Divine Mercy Parish ready to build along 101
Seeking special exceptions, variance; church on Vine Street could go on the market, if plan goes through
PETERBOROUGH — After a successful capital campaign raised about $1.4 million in pledges and donations, members of Divine Mercy Parish are moving ahead with plans to build a new Catholic church on land just off Route 101 near the intersection with Elm Hill Road.
On Wednesday, church officials will be going before the Peterborough Zoning Board of Adjustment, requesting two special exceptions and a variance that would allow them to proceed with plans for a 300-seat church and a separate hall with 140 to 150 seats. The two buildings would be connected by a corridor that would contain church offices.
“The campaign’s given us enough confidence to make some initial plans,” said the Rev. Gerald Belanger, pastor for Divine Mercy Parish. “We’re ready to purchase the land, but we haven’t done that yet. Obviously we need to get these approvals first.”
The church is planning to buy about seven acres of the 14-acre parcel known as the Wilson Farm, off Route 101 near Lobacki Drive. The current lot would be subdivided, according to a memo to the ZBA from Dario Carrara, the town’s zoning administrator, and the remaining seven acres would be for future residential development.
Divine Mercy Parish is seeking a special exception to allow a church to be built on the property, which is in the general residential district. A second special exception is being requested to allow a realignment of an existing entrance road and install utilities in the shoreland conservation zone.
A similar special exception, which has now expired, was approved in 2007 for a residential project on the land that was never constructed. The variance request asks the ZBA to approve reducing the minimum frontage requirement along Route 101 to 86 feet.
Belanger said the design for the church is still in a preliminary stage and will not be finalized until feedback from town boards is reviewed and final approval is obtained. An architect’s rendering submitted to the ZBA by Warren Street Architects of Concord show a clapboard-sided structure with a brick-faced entryway and a tower holding a stained glass window and supporting a tall steeple.
“We want the building to be unmistakable as a church,” Belanger said. “We’re looking at spending something in the neighborhood of $2 million. We may have to trim a bit if we find we have a $2 million budget with a $3 million appetite.”
Belanger said the building will be set back from the road.
“You will not see it from 101, particularly when leaves are on the trees,” he said. “But the steeple should be noticeable.”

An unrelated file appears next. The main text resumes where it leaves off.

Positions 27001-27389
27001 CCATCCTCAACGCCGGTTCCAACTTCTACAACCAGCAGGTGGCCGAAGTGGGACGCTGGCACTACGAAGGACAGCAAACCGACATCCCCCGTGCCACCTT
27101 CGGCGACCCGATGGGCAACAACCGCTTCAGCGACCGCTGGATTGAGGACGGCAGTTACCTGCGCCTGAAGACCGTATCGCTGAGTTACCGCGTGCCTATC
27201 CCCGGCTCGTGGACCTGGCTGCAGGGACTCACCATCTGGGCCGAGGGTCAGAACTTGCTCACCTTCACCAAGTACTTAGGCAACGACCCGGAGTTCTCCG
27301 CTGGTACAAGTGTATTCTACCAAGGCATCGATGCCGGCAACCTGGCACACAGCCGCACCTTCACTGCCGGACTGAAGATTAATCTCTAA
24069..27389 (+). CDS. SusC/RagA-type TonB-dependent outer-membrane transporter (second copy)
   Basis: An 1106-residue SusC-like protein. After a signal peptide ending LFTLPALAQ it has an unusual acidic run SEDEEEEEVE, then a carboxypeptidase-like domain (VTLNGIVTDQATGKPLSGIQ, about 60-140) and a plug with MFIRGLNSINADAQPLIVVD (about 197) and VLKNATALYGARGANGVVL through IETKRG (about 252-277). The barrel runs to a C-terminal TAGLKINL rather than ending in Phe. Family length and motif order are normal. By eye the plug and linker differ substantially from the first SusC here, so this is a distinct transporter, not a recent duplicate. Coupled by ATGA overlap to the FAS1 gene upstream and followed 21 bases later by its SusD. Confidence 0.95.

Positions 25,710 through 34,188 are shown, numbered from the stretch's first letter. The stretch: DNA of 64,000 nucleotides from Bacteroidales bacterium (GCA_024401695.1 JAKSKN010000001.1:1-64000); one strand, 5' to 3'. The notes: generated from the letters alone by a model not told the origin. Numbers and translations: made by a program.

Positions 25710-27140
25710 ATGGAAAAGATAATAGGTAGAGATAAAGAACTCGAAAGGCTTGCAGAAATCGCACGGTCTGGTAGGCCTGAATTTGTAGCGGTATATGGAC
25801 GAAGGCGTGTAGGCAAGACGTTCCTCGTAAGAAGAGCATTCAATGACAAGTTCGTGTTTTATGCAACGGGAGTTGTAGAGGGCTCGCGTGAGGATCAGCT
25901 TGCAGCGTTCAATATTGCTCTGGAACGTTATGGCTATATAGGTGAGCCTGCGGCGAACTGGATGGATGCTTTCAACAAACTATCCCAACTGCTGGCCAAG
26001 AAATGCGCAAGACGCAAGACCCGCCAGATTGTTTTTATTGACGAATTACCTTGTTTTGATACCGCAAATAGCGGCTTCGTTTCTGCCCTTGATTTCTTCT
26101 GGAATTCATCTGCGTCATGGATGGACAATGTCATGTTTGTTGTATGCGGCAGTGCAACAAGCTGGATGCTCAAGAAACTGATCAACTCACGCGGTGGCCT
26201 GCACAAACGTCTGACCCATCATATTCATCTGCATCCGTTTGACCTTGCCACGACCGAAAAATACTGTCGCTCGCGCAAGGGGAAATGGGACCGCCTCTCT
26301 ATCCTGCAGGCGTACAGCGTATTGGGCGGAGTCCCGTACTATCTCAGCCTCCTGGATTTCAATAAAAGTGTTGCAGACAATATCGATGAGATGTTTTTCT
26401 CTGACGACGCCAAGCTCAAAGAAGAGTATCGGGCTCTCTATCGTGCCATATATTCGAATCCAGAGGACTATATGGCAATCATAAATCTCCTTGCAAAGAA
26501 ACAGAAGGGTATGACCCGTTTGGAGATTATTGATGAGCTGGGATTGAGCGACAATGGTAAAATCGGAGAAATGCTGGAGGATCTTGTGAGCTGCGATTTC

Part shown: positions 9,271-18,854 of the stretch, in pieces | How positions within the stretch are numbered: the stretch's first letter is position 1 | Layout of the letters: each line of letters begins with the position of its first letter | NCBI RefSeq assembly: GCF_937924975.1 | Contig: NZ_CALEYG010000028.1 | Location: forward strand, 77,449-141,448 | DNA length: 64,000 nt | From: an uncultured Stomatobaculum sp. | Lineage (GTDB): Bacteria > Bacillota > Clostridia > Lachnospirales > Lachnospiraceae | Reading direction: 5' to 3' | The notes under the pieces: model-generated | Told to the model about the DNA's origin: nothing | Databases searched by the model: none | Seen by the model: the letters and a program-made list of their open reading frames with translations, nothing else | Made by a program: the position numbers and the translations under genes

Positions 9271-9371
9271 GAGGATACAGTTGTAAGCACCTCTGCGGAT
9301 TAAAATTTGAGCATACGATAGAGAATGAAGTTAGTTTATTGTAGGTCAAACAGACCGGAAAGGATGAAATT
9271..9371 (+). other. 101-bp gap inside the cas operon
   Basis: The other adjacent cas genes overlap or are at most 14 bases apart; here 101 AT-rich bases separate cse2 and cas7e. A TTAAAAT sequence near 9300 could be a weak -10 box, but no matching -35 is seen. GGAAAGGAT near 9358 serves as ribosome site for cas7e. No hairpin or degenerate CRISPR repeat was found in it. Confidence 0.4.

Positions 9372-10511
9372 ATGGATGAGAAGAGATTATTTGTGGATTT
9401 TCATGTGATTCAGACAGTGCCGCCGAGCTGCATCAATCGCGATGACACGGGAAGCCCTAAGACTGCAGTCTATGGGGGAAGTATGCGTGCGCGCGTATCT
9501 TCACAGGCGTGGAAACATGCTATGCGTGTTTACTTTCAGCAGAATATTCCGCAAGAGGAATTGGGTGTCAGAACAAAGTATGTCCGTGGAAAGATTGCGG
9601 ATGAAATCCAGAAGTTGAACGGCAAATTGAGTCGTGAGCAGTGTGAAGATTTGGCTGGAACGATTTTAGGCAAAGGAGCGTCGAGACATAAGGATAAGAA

Divine Mercy Parish was established in 2006, when St. Peter Parish of Peterborough, St. Patrick Parish in Bennington and the summer parish of St. Denis in Harrisville were merged in a reorganization by the Roman Catholic Diocese of Manchester.
Belanger said about 830 families from nine area towns are members of the congregation.
The church’s sanctuary building on Vine Street in Peterborough is too small to accommodate the number of worshipers. With approval from Bishop Peter Libasci, the church began a fundraising campaign in January.
Belanger said church members are continuing to raise money. The parish will be able to draw on money it has placed in reserve in the central fund that all New Hampshire Roman Catholic churches contribute to. The central fund will also be an option for a loan if one is required.
“All the money that Divine Mercy has put into the central fund is ours and can be used,” Belanger said. “The central fund can also make loans at competitive rates. The security is that the fund is owned by the church. That provides a safety net.”
Belanger said the former St. Patrick Church in Bennington has been on the market for a while and the properties on Vine Street in Peterborough will go on the market once the parish’s plans are finalized.
“We’ve already had some people speak to us about it,” Belanger said about the Vine Street church. “Right now, it’s not on the market, because we can’t guarantee we’ll be out by any specific date.
The church building in Peterborough was constructed in the 1870s and dedicated and named for St. Peter in 1876, according to a church history.
“It’s the original building,” Belanger said. “At some point a sacristy where we prepare for worship was added, and the interior was modified a bit in the early 1970s.”
Belanger said contractors have estimated that construction of the new church would take about nine months.
“If all goes well and we get the approvals we need, we’d hope to be into the ground around mid-March next year,” he said. “We could conceivably be in our new building for Christmas in 2014.”
Wednesday’s ZBA meeting is at 7 p.m. in the Town House.